General anesthesia for C-section may increase risk of postpartum depression: Study
New York: The use of general anesthesia for cesarean delivery increases the risk of severe postpartum depression (PPD), self-inflicted injury, and suicidal thoughts, according to a recent study in the journal Anesthesia & Analgesia. These preliminary findings stress the need for avoiding general anesthesia for cesarean delivery whenever possible and the importance of providing mental health screening, counseling, and other required measures to the patients exposed to general anesthesia.
Previous studies have suggested general anesthesia to be associated with an increased risk of postoperative depressive disorders as compared to regional anesthesia. No study in specific has evaluated the possible protective effect of neuraxial anesthesia for cesarean delivery on maternal mental health compared with general anesthesia. The study by Jean Guglielminotti and Guohu Li from New York was designed to test the hypothesis that general anesthesia for cesarean delivery increases risk of severe PPD requiring hospitalization compared to neuraxial anesthesia.
The study included the 428,204 cases of cesarean delivery performed in New York State hospitals between January 2006 and December 2013. Patients with the following criteria were excluded 1) having more than 1 cesarean delivery during the study period; 2) having a general anesthetic for other surgery or delivery in the previous year or in the year after the index case; 3) residing outside of New York State.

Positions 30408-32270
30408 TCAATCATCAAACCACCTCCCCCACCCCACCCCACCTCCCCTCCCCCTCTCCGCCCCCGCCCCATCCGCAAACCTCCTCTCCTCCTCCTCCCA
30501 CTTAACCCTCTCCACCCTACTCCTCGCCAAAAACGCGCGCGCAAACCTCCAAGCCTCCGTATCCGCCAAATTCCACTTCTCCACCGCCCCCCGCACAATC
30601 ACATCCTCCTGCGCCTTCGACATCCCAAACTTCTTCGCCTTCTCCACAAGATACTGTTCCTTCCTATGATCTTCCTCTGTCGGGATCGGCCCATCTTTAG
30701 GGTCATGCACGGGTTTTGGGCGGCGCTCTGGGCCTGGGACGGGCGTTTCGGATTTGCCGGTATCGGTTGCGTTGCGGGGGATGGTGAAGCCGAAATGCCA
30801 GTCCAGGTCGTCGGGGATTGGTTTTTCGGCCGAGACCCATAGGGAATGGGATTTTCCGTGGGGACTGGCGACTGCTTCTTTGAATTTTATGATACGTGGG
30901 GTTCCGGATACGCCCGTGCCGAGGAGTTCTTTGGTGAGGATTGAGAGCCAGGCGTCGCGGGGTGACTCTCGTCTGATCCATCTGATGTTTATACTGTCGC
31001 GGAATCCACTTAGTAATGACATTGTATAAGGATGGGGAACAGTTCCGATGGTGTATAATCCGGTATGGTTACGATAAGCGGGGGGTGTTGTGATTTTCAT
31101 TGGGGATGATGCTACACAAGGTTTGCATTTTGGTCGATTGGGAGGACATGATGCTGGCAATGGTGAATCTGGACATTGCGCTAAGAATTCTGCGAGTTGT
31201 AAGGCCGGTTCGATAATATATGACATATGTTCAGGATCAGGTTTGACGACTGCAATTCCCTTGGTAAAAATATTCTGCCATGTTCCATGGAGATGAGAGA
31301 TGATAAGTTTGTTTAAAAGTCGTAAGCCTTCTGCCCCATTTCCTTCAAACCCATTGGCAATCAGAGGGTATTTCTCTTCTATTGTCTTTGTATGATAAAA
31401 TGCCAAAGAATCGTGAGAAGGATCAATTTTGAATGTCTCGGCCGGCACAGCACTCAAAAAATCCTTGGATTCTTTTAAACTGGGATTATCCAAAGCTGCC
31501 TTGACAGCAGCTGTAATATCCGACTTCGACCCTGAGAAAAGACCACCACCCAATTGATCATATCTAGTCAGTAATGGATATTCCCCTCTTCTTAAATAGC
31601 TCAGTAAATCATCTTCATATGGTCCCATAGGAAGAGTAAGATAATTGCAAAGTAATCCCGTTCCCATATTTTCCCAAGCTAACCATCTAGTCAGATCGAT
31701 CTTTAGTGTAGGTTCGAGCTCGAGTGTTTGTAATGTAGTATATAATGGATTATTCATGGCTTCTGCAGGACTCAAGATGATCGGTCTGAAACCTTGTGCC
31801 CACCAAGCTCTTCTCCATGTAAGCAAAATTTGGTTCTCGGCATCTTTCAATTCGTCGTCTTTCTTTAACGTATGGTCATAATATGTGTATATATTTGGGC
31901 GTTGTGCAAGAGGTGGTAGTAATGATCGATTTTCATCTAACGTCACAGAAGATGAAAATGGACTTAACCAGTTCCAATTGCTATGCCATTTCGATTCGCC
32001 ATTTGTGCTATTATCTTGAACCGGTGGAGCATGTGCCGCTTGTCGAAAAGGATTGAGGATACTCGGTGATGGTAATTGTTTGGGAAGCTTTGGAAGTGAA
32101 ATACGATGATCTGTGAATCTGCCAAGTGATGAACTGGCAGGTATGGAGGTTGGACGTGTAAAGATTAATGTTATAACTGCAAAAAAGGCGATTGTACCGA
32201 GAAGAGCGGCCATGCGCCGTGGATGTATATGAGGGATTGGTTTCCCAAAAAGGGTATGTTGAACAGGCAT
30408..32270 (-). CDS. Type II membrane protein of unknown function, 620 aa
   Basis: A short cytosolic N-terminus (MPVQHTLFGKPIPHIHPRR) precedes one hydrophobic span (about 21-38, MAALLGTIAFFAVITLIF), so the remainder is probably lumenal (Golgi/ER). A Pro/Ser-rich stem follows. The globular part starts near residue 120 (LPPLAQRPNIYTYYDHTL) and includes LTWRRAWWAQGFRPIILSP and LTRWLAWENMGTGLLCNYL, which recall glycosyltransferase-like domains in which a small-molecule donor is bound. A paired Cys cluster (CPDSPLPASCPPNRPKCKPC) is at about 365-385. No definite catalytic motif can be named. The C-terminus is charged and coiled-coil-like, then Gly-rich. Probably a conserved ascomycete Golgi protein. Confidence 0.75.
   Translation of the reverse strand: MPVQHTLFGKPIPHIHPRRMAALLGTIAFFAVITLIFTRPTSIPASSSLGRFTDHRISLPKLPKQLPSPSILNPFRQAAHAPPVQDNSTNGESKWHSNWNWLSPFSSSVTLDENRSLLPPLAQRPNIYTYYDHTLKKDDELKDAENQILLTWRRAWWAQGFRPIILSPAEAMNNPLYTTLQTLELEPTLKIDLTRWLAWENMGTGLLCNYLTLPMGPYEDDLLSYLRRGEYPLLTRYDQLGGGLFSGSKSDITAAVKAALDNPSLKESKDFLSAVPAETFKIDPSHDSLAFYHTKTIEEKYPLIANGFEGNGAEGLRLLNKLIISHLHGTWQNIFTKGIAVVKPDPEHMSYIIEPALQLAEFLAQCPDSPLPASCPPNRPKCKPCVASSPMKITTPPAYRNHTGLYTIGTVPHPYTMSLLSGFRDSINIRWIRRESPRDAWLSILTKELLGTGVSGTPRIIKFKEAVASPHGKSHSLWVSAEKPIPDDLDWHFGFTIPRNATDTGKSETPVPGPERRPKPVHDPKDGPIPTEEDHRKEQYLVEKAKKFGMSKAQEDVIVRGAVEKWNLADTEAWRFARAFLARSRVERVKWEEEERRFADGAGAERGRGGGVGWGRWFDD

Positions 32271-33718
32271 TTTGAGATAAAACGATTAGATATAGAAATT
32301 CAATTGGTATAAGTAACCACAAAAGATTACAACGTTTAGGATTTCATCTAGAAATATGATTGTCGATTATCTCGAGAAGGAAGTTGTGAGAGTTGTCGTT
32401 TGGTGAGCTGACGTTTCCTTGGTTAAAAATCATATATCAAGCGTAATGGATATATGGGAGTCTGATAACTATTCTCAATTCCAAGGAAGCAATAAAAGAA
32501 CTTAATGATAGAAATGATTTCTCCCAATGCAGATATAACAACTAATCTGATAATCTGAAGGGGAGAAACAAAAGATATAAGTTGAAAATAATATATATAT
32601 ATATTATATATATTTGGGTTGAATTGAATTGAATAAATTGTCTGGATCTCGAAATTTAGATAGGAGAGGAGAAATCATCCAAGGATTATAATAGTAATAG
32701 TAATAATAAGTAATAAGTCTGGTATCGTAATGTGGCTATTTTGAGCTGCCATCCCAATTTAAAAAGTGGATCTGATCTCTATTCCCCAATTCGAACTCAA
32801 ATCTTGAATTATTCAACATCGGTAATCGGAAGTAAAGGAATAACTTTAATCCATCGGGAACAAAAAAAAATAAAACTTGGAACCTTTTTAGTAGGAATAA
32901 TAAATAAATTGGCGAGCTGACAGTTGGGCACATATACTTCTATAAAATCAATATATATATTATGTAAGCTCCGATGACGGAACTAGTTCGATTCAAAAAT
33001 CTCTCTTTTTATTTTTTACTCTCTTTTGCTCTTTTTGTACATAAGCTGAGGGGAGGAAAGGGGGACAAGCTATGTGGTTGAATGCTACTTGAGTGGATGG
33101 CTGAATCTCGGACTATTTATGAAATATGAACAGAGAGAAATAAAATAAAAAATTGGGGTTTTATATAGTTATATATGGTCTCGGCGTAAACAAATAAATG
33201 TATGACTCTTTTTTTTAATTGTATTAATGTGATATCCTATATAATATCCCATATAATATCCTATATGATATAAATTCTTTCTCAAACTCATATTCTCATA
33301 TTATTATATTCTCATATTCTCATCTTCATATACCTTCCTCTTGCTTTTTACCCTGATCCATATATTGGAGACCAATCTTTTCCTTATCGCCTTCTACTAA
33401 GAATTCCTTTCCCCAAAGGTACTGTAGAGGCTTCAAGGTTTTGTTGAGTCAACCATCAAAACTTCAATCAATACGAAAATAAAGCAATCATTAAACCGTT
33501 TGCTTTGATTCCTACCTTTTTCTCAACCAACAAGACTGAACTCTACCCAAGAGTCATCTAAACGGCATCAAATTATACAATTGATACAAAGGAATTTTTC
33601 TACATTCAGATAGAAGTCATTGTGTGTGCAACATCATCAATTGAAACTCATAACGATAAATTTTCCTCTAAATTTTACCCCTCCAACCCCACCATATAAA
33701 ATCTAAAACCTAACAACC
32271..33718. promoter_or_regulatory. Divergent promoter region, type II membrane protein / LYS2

The primary outcome was PPD occurrence. Secondary outcomes include suicidal ideation, self-inflicted injury, anxiety disorders, and posttraumatic stress disorders. The outcomes were identified during the delivery hospitalization and up to 1 year after delivery.
Key findings of the study include:
- Of the 428,204 cesarean delivery cases included, 8% had general anesthesia (8.0%).
- Severe PPD requiring hospitalization was recorded in 1158 women (2.7/1000); of them, 60% were identified during readmission, with a median of 164 days after discharge.
- Relative to neuraxial anesthesia, general anesthesia in cesarean delivery was associated with a 54% increased odds of PPD and a 91% increased odds of suicidal ideation or self-inflicted injury.
- There was insufficient evidence in these data that general anesthesia was associated with anxiety disorders or PTSD.
"General anesthesia for cesarean delivery increases the risk of severe PPD requiring hospitalization, self-inflicted injury, and suicidal ideation. The preliminary findings if confirmed underscore the need to avoid the use of general anesthesia for cesarean delivery whenever possible, and to provide mental health screening, counseling, and other follow-up services to obstetric patients exposed to general anesthesia," concluded the authors.
The study, "Exposure to General Anesthesia for Cesarean Delivery and Odds of Severe Postpartum Depression Requiring Hospitalization," is published in the journal Anesthesia & Analgesia.